On Dec. 20, 2004, the Treasury Department released Notice 2005-1, the first part of what is expected to be a series of guidance notices with respect to the application of new IRC ?409A concerning nonqualified deferred compensation (NQDC) plans. As readers are aware, as a result of the Jobs Act virtually every NQDC arrangement must be reviewed and a significant number will have to be amended in order to avoid adverse tax consequences. However, this guidance provides NQDC arrangements with a generous transition relief period during which plans can be amended to comply with the new rules or elections and plan participation may be terminated.
Notice 2005-1 does not address many of the substantive issues of interest to hedge fund managers. Not addressed is the definition of a plan participant as it related to back-to-back arrangements. The terms “assets set aside to pay deferred compensation,” “offshore trusts” and “other arrangements” have not yet been clarified, and a variety of other questions remain open.
This notice provides certain relief addressing the application of the initial deferral election requirements to compensation attributable to the performance of services after calendar year 2004. Of significance is the ability under certain circumstances to elect calendar year 2005 deferrals until March 15, 2005.
Of particular importance is the reasonable latitude provided to terminate participation in a deferred compensation plan or cancel a deferral election made for 2005. A plan adopted before Dec. 31, 2005, may be amended prior to that date to allow a participant during all or part of the calendar year 2005 to terminate participation in the plan or cancel a deferral election without causing the plan to fail to conform with respect to amounts deferred after Dec. 31, 2004.
The amounts subject to the termination or cancellation must be includible in income of the participant in the taxable year in which the amounts are earned and vested. The notice provides for further flexibility for fund managers and other “plan participants” by allowing partial terminations and cancellations under the same circumstances discussed above.
The notice exempts certain classes of employers and specific types of issuer stock and other equity-based arrangements from the ambit of these new NQDC rules. For example, certain transfers of IRC ?83 restricted property, nonstatutory stock options and stock appreciation rights (SARs) will be governed by IRC ?83 instead of the new rules, provided they meet certain requirements. When the provisions are fully effective, SARs will not be subject to the new rules provided that the following conditions are met:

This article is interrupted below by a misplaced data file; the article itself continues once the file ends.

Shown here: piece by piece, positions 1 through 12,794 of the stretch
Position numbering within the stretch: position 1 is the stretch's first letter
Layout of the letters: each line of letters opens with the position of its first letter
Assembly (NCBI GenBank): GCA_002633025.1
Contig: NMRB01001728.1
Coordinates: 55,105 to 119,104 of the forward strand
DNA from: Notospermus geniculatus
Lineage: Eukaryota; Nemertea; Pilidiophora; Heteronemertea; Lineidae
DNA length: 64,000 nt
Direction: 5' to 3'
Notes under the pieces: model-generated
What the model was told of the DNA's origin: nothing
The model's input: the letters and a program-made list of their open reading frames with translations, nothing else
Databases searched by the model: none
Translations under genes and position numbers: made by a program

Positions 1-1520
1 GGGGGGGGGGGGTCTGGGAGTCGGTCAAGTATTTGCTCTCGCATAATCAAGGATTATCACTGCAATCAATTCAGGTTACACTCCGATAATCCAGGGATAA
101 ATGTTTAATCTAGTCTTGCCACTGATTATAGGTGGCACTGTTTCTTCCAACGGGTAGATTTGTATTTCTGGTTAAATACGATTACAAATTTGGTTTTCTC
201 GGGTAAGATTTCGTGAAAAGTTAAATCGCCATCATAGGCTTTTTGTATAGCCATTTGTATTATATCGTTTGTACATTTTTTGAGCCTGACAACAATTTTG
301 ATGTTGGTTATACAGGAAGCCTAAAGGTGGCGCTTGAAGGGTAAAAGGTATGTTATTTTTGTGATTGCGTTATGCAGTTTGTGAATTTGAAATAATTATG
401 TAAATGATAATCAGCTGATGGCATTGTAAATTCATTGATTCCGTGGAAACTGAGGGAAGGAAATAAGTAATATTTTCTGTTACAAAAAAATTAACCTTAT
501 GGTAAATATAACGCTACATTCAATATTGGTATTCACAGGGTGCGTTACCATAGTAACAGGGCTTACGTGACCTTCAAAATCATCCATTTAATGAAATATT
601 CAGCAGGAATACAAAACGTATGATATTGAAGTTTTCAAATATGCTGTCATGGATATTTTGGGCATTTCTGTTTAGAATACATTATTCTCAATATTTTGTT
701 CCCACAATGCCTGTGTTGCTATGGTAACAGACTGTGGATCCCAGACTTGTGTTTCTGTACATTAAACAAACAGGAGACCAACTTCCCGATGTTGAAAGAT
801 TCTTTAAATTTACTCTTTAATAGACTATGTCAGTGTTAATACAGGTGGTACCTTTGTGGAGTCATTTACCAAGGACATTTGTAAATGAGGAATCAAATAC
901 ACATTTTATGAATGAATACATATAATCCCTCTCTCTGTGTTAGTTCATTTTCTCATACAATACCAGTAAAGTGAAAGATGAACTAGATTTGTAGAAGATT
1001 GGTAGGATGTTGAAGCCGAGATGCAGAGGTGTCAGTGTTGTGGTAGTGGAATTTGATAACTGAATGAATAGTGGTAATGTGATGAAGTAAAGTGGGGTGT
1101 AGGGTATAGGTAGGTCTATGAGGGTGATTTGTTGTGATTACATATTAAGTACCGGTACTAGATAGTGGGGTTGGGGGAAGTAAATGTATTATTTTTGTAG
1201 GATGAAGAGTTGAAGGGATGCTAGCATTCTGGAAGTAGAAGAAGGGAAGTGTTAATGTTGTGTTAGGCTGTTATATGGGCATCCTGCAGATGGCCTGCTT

o The appreciation is measured from an amount no less than the fair market value of the stock on the date of grant.
o The stock is traded on an established securities market.
o The SARs can only be settled in that stock.
o The only deferral allowed is until exercise of the SARs.
Not surprisingly, the notice confirms that the new rules can apply to arrangements with non-employee service providers such as between partners and their partnerships. Pending future guidance, issuance of partnership interests or partnership options for services will be tested to determine whether the deferral is subject to IRC ?409A “under the same principles that govern the issuance of stock.” The notice requests comments on how the new rules should be applied to arrangements between partners and partnerships, between businesses and acceleration of benefits for reasons beyond the control of the recipient.
The notice provides an exemption for arrangements between service providers and recipients if the service provider actively engages in the trade or business of providing such services (other than as an employee or director) and it provides such services to two or more recipients that are less than 20 percent related to both the provider and each other. Further analysis is necessary to determine whether that exemption applies to a particular hedge fund manager that advises more than one fund.
Howard Leventhal is co-national director of Ernst & Young’s Asset Management Tax Practice, is a partner in Ernst & Young’s Global Hedge Fund Practice and is based in the firm’s New York financial services office. Alan Munro is a partner in the National Tax Department leading Ernst & Young’s Lake Michigan-area Asset Management Tax Practice.
Contact Bob Keane with questions or comments at: firstname.lastname@example.org.